By David Poland firstname.lastname@example.org
Weekend Estimates by $174m Opening Puts Us Behind Last Year Klady
A $30 million jump from the first in the franchise to the second, released two years later… though the second didn’t quite equal the first in total domestic gross.
And not, an estimated $50 million jump from 2 to Three… even though #2 was not well-liked… but there was The Avengers in between.
The baseline is that it’s good to open the summer if you have a franchise that will open big. Five of the 10 biggest summer openings of all-time are from the “first weekend of summer,” aka the first weekend of May. All 5 are superhero movies, by the way.
If you’re wondering how significant May is to opening weekends, 11 of the 24 all-time $100m opening happened in the month of May. Following that are November with 5 and July with 4. November’s mega-opens are limited to Potter & Twilight. July, Potter & Pirates. June has 2, one being the 2nd Transformers and the other being the final Toy Story. March is the most interesting spot, though only 2 have turned the trick there, Burton’s Alice remake and the launch of Hunger Games, of the “if you build it, they will show” phenomenology.
Amyway… I don’t really have anything interesting to say about the domestic Iron Man Three opening itself. It doesn’t, as an event, prove that theatrical is strong. It is the #2 domestic opening ever, but somehow feels like it’s been done before… a phenomenon of annual “we’re the biggest ever” opening growth. (Only Jim Cameron has outrun that… twice.) It does suggest that front-loading is continuing to be what studios want.
IM3 is already the #1 Iron Man movie—total worldwide gross—of the series, thanks to the rest of the world being almost $200 million ahead of any IM movie of the past. It’s generated $505m in the rest of the world through this American opening weekend, which also, by the way, dwarfs the $335m that The Avengers had in its coffers internationally through their opening weekend.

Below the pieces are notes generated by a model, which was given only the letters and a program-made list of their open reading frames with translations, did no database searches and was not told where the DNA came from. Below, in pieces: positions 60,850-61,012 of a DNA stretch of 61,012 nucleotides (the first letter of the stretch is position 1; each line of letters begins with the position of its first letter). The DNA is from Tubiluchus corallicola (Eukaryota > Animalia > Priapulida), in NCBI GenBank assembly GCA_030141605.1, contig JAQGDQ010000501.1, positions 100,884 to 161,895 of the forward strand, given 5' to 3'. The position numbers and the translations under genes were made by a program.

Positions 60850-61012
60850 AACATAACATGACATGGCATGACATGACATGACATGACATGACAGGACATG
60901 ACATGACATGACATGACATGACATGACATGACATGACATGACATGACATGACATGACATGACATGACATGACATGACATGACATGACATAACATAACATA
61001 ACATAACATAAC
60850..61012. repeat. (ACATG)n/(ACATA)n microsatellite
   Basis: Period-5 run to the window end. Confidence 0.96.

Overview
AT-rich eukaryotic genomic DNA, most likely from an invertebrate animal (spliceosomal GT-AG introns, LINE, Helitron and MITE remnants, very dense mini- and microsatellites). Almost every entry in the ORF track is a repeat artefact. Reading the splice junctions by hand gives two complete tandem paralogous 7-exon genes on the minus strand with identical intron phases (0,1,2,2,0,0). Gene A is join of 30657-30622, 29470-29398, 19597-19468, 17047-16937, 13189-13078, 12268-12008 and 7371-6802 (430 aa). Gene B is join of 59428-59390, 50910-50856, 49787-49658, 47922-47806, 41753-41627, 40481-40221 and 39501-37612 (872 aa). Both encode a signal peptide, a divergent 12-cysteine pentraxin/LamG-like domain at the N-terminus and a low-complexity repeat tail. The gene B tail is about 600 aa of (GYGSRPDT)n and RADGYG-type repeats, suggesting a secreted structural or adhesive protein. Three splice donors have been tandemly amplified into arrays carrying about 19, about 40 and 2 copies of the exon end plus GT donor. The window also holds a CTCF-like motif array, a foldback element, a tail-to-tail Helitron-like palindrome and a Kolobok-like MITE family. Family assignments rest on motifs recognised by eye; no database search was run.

In other words, fuck worldwide day-n-date. Disney has the new killer op in distribution of big, loud movies. Fill the tank outside of the US before landing here. AKA, go where the suckers are. Go early and don’t let the United States be the arbiter of taste in any way.
And you know that the movie universe is topsy-turvy when WE are the ones holding out for higher quality.
For the record, I’m not saying that Iron Man Three is junk. It’s certainly better directed that either of the first two films in the series and even though it cops out pathetically on its Black-ian ambitions (another odd moment… as we hold Shane Black as Mr. Arty Edge, even if many of us loved his sleekest, smartest film, Kiss Kiss, Bang Bang), it is not unfair, in my eyes, to call it the best of the lot. But it’s still a deeply flawed movie. Not really good… but not offensively bad.
So that is the trend line to watch. Warner Bros, the international-selling superstar of the 90s into the early 00s, is rolling out Man of Steel in its normal method, basic worldwide day-n-date, which they pioneered, but everyone caught up with. Fox which has been pushing the international envelope in the 00s is sticking to pretty traditional day-n-date for The Wolverine. Paramount is in similar mode with World War Z. And Sony, with Roland Emmerich’s White House Down, isn’t even pushing day-n-date, with a worldwide rollout over couple of months, even without an Olympics of World Cup.
This could be the moment when the American media finally gets serious about international box office. It’s very possible that in the next two weeks, the Iron Man Three international gross will pass the previous best worldwide gross for an Iron Man film. It is distinctly possible that Iron Man Three will be a $350m domestic movie… and do double that internationally.
And when was the only other time in the last decade of box office $ boom we saw something like that 33/67 split from the summer’s top film? The final Harry Potter two summers ago… but that was unique to Potter, which never once in eight tries did as much of 335 of its box office domestically. (The first one came closest with 32.6%.)
This is the box office story to watch this summer. If The Hangover 3 goes $400 international/$200m domestic, it’s a pretty strong signal… not of the failure of domestic theatrical, but of the intentional (I love when the industry pretends things just happen… sometimes they do… mostly, they are by design) change to the ecology that will create a new domestic film industry vacuum that will need to start being managed in earnest.